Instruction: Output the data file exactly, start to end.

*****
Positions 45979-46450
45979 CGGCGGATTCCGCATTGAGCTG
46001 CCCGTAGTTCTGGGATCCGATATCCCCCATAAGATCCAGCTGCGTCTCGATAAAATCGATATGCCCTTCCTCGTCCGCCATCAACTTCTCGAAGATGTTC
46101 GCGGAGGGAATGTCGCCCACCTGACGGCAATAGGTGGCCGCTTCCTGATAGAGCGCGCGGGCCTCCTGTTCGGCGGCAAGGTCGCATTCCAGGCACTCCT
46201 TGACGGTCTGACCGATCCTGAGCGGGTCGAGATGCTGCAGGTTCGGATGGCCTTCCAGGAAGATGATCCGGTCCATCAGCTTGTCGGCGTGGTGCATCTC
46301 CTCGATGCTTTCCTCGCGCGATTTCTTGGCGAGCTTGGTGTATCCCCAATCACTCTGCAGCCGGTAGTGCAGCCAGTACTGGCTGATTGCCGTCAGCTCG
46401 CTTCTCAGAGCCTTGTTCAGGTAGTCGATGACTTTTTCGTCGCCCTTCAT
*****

Positions 45979-46450
45979 CGGCGGATTCCGCATTGAGCTG
46001 CCCGTAGTTCTGGGATCCGATATCCCCCATAAGATCCAGCTGCGTCTCGATAAAATCGATATGCCCTTCCTCGTCCGCCATCAACTTCTCGAAGATGTTC
46101 GCGGAGGGAATGTCGCCCACCTGACGGCAATAGGTGGCCGCTTCCTGATAGAGCGCGCGGGCCTCCTGTTCGGCGGCAAGGTCGCATTCCAGGCACTCCT
46201 TGACGGTCTGACCGATCCTGAGCGGGTCGAGATGCTGCAGGTTCGGATGGCCTTCCAGGAAGATGATCCGGTCCATCAGCTTGTCGGCGTGGTGCATCTC
46301 CTCGATGCTTTCCTCGCGCGATTTCTTGGCGAGCTTGGTGTATCCCCAATCACTCTGCAGCCGGTAGTGCAGCCAGTACTGGCTGATTGCCGTCAGCTCG
46401 CTTCTCAGAGCCTTGTTCAGGTAGTCGATGACTTTTTCGTCGCCCTTCAT